Invasive-plant-removal frequency-its impact on species spread and implications for further integration of forest-management practices

Bernabas Wolde, Pankaj Lal

Research output: Contribution to journalArticle

Abstract

For a given invasive plant species and control method, effective invasive plant eradication requires regular monitoring and management. While most previous studies characterize invasive plant species, develop appropriate control methods, or prioritize species for management using aggressiveness and other considerations, few study why some forestland owners are less likely than others to regularly remove invasive plant species. Such information is useful in prioritizing and targeting forestland owners who are at greater risk for invasion, with the stands threatening adjacent forestlands. Towards this end, we surveyed 1800 forestland owners in Virginia and Texas. We use data on forestland owners' socioeconomics and forestland features-such as acreage, forestland ownership objectives, and forest management activities-to determine how these factors affect the regularity of invasive-plant removal. For these purposes, we used the Cochran-Armitage trend test, the Cochran-Mantel-Haenszal regression, odds ratio estimates, and partition-analysis techniques. Our results suggest that female forestland owners, owners with smaller forestlands, and forestland owners without written forest-management plans are less likely than others to regularly remove invasive plant species. Forest-management activities, such as building/maintaining roads in the forestland, partially harvesting stands, and wildlife- and fisheries-improvement projects, also significantly predict a more regular invasive-plant-removal tendency. However, since these activities are potential pathways for the spread of invasive plant species, we controlled for the other significant covariates and measured the relationship between frequent practice of the given forest-management activities and having a tendency to regularly remove invasive plant species. The results suggest that forestland owners that regularly practiced the said forest-management activities have higher odds for tending to remove invasive plant species regularly, suggesting that, despite their demonstrated effort at removing invasive plant species from their forest, their management activities may be inadvertently contributing to the spread of invasive plant species. These results highlight the importance of integrating invasive-plant-removal plans with forest-management plans as well as forestland owners' educational and outreach needs.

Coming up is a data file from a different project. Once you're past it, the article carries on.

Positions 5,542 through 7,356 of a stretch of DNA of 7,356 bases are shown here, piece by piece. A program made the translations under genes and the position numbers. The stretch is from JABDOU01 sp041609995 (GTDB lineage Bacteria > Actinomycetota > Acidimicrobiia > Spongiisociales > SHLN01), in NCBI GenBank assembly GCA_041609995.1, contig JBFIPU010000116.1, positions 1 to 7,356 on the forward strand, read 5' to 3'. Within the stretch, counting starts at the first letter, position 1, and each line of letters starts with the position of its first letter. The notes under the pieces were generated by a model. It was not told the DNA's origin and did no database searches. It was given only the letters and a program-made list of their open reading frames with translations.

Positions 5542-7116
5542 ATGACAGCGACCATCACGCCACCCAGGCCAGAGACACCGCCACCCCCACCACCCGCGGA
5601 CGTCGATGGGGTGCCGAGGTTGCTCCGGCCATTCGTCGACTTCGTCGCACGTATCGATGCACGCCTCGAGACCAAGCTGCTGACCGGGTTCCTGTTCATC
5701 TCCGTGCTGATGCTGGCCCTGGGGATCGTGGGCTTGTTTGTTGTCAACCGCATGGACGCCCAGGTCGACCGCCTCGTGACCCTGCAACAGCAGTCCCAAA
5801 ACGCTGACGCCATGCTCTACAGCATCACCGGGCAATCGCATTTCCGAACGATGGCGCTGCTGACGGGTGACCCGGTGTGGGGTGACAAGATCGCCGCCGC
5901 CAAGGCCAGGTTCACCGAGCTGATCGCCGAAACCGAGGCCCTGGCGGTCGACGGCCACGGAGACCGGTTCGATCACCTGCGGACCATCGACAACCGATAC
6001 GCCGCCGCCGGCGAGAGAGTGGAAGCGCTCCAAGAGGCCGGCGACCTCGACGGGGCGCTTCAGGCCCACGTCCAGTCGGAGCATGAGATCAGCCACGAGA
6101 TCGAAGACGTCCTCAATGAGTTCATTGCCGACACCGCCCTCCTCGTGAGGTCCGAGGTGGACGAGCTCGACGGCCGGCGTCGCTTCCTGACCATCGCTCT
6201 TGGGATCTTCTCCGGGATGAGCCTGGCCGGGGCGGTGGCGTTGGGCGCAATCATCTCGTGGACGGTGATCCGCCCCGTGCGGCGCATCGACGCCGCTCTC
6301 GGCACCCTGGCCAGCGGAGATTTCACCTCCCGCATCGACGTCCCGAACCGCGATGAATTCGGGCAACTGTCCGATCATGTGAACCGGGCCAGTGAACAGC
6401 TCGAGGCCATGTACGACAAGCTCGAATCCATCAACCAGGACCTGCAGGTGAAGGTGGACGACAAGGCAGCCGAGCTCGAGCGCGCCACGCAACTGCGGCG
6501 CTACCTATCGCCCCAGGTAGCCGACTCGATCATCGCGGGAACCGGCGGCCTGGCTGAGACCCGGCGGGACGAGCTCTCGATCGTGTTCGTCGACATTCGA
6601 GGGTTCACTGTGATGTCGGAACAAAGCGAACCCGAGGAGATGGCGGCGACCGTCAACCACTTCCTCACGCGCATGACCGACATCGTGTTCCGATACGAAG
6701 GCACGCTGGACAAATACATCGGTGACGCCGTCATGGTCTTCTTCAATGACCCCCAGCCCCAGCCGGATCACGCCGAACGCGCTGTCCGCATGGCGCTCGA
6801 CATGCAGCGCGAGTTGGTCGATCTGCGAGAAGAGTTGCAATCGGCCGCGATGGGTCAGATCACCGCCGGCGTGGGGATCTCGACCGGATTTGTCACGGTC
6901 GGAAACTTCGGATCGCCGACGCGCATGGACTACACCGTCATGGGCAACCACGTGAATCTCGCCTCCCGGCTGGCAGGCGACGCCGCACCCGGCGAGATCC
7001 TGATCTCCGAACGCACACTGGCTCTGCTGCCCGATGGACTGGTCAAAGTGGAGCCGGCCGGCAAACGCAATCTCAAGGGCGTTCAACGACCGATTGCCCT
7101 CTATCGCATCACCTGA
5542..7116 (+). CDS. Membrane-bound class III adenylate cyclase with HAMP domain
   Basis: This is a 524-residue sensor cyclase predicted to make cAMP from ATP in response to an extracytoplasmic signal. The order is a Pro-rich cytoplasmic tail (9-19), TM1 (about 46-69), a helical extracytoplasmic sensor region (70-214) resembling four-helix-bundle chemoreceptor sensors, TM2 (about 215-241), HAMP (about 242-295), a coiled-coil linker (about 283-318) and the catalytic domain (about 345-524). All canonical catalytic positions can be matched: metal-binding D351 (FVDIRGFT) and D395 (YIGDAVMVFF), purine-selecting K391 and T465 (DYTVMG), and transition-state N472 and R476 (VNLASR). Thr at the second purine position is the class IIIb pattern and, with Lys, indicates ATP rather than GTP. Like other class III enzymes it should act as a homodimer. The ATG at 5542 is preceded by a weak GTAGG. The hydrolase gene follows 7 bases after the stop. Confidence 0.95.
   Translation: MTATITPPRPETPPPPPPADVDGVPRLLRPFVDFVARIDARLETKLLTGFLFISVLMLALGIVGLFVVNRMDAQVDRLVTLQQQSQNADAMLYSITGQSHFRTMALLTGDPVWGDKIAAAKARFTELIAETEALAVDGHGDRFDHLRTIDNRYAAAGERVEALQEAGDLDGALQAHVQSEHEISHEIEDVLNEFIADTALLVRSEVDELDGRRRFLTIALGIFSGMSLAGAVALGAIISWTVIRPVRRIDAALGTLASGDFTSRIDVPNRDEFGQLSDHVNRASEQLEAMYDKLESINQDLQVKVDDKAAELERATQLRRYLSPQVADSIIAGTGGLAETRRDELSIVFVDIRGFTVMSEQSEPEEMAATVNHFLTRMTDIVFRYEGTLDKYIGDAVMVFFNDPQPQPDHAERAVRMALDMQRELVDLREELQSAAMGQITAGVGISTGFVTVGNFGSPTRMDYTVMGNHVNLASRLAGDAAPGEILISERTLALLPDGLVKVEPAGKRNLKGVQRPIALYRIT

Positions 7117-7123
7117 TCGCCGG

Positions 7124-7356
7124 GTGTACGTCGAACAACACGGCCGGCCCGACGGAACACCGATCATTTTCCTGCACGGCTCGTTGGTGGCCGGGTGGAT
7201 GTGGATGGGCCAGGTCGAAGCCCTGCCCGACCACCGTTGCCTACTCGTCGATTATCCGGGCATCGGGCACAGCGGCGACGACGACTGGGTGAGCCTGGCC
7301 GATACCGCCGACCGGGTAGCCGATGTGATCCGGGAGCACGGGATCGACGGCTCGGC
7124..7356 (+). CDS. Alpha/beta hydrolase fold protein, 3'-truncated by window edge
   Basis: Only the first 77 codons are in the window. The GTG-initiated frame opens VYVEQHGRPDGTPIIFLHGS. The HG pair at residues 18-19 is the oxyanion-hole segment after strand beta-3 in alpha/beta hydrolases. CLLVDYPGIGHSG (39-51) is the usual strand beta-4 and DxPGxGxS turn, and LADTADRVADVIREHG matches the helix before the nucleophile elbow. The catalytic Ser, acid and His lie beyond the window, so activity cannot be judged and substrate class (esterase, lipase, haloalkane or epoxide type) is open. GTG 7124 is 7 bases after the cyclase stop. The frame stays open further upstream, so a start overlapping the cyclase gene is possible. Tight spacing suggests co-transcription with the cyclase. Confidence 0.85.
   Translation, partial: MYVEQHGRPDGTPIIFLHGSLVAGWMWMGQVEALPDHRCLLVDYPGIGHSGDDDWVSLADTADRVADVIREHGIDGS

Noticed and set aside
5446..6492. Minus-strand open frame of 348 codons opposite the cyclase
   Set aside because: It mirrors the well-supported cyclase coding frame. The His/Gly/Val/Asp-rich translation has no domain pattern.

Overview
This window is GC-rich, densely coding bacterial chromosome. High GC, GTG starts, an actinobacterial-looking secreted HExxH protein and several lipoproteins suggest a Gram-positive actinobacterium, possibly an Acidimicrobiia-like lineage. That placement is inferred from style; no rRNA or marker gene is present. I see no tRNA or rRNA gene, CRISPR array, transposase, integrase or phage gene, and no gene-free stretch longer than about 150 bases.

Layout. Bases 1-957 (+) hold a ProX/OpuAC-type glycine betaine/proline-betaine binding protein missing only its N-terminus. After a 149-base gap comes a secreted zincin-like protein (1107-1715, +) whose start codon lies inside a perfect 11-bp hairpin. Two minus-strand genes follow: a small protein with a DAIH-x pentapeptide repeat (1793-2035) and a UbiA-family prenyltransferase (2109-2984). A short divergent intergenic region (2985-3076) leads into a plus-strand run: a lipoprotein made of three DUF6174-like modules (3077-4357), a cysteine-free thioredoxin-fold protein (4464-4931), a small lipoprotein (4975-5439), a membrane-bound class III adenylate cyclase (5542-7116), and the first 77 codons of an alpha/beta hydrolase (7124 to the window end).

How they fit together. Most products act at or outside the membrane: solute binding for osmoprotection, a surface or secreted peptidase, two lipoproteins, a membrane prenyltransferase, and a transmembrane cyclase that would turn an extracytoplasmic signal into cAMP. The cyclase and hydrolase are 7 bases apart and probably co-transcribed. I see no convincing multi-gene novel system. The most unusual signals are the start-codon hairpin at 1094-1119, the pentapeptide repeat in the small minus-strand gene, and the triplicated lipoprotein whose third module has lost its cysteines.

Original languageEnglish
Article number502
JournalForests
Volume9
Issue number8
DOIs
StatePublished - 17 Aug 2018

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forest management
management practice
removal
plant species
control methods
aggression
targeting
ownership
outreach
fishery
road
odds ratio
roads
socioeconomics
wildlife
monitoring
fisheries

Keywords

  • Control methods
  • Forestland owners